I just started reading a new book - Healing Spices by Bharat B. Aggarwal, PhD. Much of the content, though familiar to me, is written in a very digestible manner. Aggarwal does a fine job of describing not only the healing properties of the spice, but how/where to buy it, how to cook with it and the history of the spice. Today I am going to highlight three ways you can use your own spice rack as medicine!
Probably one of the most stealth ways to consume spices is to add them to the meals you prepare on a daily basis. How you cook with spices really impacts its flavor. Clove is one such spice whose flavor is enhanced when it is first fried in a little oil.
Tip: If you want to increase the flavor and shelf life of your spices store them in a dark, cool place and store the whole spice (seed, pod, leaf etc.) versus storing it ground.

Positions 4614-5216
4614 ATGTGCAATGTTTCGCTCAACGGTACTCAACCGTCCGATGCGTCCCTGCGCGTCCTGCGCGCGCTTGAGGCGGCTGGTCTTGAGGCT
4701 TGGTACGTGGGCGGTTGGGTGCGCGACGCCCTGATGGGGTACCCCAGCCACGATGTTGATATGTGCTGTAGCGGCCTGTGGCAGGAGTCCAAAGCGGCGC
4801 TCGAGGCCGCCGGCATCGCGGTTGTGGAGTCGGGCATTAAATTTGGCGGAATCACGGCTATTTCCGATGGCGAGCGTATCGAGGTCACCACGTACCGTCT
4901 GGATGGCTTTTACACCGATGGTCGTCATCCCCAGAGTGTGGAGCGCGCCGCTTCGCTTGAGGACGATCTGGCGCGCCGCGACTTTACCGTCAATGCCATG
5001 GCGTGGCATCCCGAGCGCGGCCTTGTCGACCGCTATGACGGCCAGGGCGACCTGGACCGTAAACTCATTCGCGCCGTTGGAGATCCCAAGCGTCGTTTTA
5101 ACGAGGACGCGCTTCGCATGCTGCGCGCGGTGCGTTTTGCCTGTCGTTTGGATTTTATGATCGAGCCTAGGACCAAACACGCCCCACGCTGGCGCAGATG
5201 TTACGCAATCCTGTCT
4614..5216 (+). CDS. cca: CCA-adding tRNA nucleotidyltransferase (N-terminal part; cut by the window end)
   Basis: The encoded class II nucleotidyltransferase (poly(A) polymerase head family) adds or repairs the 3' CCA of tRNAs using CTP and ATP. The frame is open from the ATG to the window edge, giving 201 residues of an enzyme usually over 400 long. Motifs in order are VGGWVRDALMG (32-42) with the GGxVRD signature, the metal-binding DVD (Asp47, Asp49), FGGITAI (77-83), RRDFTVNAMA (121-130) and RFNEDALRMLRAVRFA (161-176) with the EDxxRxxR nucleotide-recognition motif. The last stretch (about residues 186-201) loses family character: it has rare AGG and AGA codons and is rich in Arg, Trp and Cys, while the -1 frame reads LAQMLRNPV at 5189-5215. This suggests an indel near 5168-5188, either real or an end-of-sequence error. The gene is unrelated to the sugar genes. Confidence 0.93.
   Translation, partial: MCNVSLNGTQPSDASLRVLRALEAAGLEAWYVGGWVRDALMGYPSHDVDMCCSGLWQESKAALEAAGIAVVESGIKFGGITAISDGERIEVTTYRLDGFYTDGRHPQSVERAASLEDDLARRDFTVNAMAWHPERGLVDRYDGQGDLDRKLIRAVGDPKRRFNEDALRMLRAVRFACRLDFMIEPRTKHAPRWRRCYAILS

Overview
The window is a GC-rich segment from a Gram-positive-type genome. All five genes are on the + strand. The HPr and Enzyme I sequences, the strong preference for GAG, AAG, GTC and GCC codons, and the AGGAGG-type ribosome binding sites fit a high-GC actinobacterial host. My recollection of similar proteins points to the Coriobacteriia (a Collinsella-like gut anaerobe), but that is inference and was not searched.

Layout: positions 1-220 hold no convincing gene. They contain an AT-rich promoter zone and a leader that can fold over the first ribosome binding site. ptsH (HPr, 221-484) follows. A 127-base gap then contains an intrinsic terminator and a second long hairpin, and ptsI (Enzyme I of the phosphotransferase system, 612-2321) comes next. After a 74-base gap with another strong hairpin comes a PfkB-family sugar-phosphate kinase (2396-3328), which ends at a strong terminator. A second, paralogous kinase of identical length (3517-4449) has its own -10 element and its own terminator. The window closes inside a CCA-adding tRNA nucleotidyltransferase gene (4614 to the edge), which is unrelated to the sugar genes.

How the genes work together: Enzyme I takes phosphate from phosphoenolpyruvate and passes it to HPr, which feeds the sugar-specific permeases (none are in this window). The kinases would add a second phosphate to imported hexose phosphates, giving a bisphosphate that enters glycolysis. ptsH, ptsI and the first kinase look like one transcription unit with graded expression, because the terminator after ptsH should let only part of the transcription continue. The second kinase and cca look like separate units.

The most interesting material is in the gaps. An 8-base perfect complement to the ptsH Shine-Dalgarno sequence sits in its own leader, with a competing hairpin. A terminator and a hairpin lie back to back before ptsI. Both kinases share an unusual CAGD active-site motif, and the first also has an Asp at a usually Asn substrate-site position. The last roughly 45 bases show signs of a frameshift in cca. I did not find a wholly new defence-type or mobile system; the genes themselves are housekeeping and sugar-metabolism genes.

(2) Topical Application
Topical application of a spice can be beneficial for reducing inflammation and speeding up healing. Ajowan & black mustard seeds are two spices used commonly in Gujarati Indian cooking that can be used topically to decrease respiratory congestion, decrease bronchial airway inflammation and act as bronchodilators (opening up breathing airways). Another spice that comes to mind as a common topical application is turmeric. Did you know that turmeric can applied as a paste to sprains or wounds to help speed up healing?
Supplementation of spices has become the most common way in which many people today consume them. However, supplementation hasn't always meant a spice packaged in a cellulose capsule. In fact, supplementation of a spice can be as a paste, as a drink, a dry mixture meant to be swallowed whole etc.
So next time you are looking at your medicine cabinet for a cough/cold/injury don't forget to look at your spice rack as well!